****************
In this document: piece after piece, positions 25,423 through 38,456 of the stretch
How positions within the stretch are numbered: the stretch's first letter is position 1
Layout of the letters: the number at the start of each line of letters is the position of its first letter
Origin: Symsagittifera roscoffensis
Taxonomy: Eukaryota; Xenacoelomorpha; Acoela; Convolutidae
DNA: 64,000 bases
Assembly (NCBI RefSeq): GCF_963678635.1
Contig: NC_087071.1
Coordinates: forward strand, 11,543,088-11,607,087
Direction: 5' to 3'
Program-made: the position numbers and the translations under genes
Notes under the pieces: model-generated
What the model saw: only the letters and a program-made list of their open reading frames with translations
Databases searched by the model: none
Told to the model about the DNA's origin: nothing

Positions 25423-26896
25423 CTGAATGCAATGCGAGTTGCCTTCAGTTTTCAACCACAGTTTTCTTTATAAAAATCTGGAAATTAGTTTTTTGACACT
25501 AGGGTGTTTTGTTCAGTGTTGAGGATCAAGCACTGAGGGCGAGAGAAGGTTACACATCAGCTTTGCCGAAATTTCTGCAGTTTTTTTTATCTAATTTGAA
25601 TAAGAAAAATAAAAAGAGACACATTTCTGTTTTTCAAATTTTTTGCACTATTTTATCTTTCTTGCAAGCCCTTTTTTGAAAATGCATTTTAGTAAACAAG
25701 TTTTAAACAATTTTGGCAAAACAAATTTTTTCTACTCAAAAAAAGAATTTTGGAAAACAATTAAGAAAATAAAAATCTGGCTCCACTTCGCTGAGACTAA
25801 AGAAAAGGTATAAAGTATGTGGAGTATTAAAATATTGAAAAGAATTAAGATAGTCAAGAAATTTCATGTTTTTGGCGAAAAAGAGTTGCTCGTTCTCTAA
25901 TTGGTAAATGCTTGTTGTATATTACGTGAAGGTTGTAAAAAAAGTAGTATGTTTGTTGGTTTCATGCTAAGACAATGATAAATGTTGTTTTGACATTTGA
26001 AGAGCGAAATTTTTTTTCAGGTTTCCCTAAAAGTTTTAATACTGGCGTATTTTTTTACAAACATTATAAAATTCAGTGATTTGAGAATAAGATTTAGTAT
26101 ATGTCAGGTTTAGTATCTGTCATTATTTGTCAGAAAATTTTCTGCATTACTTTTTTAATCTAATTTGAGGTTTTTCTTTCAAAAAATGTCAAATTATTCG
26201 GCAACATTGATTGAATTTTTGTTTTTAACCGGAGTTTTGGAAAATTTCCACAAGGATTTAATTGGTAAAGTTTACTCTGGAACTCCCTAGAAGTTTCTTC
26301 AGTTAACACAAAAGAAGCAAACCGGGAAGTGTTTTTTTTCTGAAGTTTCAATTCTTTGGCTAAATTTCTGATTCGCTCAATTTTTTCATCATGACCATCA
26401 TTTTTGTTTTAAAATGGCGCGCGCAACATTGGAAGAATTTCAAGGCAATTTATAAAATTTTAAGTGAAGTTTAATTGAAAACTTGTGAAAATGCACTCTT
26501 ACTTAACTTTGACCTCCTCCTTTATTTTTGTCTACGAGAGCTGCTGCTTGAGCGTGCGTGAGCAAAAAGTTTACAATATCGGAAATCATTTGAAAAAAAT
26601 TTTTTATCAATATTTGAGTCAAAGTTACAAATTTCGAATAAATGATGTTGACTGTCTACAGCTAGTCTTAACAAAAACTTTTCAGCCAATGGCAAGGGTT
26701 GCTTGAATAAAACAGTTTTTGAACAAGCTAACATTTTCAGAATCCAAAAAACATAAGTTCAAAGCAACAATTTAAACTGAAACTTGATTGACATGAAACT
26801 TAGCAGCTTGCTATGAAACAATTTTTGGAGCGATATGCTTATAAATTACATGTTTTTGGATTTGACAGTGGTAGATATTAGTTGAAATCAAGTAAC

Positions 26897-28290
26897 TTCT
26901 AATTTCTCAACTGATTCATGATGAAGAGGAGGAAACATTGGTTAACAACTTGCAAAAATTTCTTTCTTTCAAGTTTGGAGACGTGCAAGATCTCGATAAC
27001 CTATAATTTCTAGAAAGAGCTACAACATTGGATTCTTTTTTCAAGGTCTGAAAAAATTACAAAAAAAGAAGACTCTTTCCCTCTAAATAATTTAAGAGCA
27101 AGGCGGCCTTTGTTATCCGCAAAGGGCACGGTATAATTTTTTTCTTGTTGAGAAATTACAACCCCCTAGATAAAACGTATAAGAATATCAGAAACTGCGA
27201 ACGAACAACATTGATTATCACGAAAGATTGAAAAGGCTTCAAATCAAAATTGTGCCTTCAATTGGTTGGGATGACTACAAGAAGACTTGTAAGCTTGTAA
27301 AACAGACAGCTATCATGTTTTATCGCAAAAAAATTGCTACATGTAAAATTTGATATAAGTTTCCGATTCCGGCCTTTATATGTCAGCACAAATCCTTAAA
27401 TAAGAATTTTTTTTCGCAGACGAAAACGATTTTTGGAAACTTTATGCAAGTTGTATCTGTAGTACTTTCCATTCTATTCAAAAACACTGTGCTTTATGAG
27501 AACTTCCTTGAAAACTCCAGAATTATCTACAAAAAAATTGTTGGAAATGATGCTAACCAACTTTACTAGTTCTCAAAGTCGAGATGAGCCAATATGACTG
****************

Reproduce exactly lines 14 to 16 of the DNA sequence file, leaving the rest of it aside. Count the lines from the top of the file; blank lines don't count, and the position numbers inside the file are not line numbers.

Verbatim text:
Databases searched by the model: none
Told to the model about the DNA's origin: nothing

Positions 25423-26896